New York City the center of the global left; Iowa the center of American conservatism

When liberal politicians or their celebrity relatives want to advance their careers to the presidency or even beyond, the first step is a trip to New York, possibly for a meeting with George Soros. When a conservative or libertarian wants to do the same, the first trip is to Iowa, possibly to shoot birds with Rep. Steve King (R-Iowa). 

That’s where Texas Sen. Ted Cruz (R) was this past week. It is a great thing, the way they dress up; there is a certain uniform that goes along with shooting quail. And if you are out of place in the American heartland, it looks more like a costume, as it did when John Kerry donned the orange for a photo op during his 2004 campaign for the presidency. Cruz looks OK. He’s got a great smile. But the Princeton and Harvard degrees keep bleeding through. Iowa may not be the best fit for Cruz, but Cruz is a very good fit for Iowa. 

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New Hampshire used to be considered the vortex of conservatism. When New Hampshire Gov. Sherman Adams (R) got in his mind that Dwight Eisenhower should be president, it was a done deal. No longer. The roads today are too good and the cars too comfortable. Boston is less than an hour’s drive. Armies have moved up from Massachusetts to beat the taxes, but they bring it with them. And politicians today plan their careers in moving from Massachusetts to New Hampshire, as Scott Brown seems to be ruminating about. But Manchester will play today much as middle Massachusetts will. Today, Iowa is king.

Rightly so. Because in the 30 or so states around the middle of the country where 30 Republican governors have been elected in the last race, there are really three parties: The Republican Party, the Tea Party and the Democrats. The third, the Democrats, are increasingly slipping to the margins. In New York, there are two parties, the Democrats and the Republicans, featuring NYC mayor Mike Bloomberg (I) or New Jersey Gov. Chris Christie (R). They are increasingly indistinguishable. The Tea Party is on the edges or nonexistent.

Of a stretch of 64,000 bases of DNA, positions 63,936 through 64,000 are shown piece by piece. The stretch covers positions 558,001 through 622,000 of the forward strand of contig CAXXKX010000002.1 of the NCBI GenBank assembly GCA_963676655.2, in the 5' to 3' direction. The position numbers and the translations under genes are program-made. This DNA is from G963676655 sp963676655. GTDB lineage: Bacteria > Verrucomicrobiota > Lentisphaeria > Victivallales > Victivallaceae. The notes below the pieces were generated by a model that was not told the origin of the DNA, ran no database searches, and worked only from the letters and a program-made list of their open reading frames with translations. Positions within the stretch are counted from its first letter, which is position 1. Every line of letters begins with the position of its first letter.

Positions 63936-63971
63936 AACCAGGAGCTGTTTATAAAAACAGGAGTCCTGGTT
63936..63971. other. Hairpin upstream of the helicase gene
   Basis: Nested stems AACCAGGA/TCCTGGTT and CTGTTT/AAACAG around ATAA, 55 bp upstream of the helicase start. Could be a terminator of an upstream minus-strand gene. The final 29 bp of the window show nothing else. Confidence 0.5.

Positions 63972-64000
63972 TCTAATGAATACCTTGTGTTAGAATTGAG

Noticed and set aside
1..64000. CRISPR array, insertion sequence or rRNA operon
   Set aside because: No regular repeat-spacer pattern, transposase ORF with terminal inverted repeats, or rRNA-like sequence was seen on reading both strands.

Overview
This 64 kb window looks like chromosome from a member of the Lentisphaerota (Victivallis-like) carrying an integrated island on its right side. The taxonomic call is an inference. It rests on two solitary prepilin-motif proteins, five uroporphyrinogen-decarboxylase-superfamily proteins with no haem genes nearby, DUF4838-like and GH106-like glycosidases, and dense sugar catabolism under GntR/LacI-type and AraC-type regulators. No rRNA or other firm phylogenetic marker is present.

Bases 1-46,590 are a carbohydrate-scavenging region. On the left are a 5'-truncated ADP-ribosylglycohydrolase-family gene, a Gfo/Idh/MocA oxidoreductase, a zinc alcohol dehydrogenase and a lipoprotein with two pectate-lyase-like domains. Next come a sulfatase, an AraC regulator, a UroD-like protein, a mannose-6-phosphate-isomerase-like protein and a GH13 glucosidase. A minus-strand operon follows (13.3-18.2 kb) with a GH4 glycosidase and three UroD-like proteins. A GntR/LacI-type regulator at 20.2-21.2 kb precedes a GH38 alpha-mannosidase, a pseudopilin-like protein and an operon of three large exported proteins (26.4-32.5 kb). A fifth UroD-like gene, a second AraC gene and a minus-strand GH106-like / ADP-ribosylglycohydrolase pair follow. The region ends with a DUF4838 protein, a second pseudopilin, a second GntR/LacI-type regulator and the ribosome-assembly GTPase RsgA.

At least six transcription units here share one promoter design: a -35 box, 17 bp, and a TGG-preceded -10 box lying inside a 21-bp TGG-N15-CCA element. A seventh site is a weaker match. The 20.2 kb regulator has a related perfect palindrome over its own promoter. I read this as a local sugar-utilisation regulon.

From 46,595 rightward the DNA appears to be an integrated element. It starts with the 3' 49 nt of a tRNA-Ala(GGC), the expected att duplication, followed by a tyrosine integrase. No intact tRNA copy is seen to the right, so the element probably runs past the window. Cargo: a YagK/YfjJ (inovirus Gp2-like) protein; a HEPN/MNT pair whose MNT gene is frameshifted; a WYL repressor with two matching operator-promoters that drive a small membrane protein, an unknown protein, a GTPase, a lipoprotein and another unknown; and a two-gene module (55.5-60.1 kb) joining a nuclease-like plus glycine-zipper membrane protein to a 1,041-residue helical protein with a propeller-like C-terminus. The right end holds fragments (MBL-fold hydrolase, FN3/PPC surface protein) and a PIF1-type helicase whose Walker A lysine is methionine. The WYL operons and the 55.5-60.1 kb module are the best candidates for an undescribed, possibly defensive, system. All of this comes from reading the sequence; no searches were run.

I have been taunting about this like the Frenchman in the castle in the classic "Monty Python and the Holy Grail" since February 2009. That's when New Hampshire state Reps. Dan Itse and Paul Ingbretson proposed a states' rights defense against ObamaCare and more than 30 states, all in the middle and near one another, spontaneously followed suit. It can be said today, now that the case has been through the Supreme Court, that when history looks back, it will look back to that day, because it was that (New Hampshire) moment which awakened the heartland.

But it was perhaps New Hampshire’s last hurrah as a political entity. As the seasons pass, there are fewer moose and bears in the yard and more and more New York and Massachusetts license plates. We are delighted to have them because they bring their money and hire us locals to fix their houses.

When we speak back to “the American Century” we really mean the New York century; Don Draper’s world in "Mad Men" came to global economic dominance by military conquest in World Wars I and II. Mike Mansfield’s "Pacific Century” is about the economic boost in Asia. 

But the real American Century rises today in the cornfields in Iowa, where the way they did it back east no longer fits.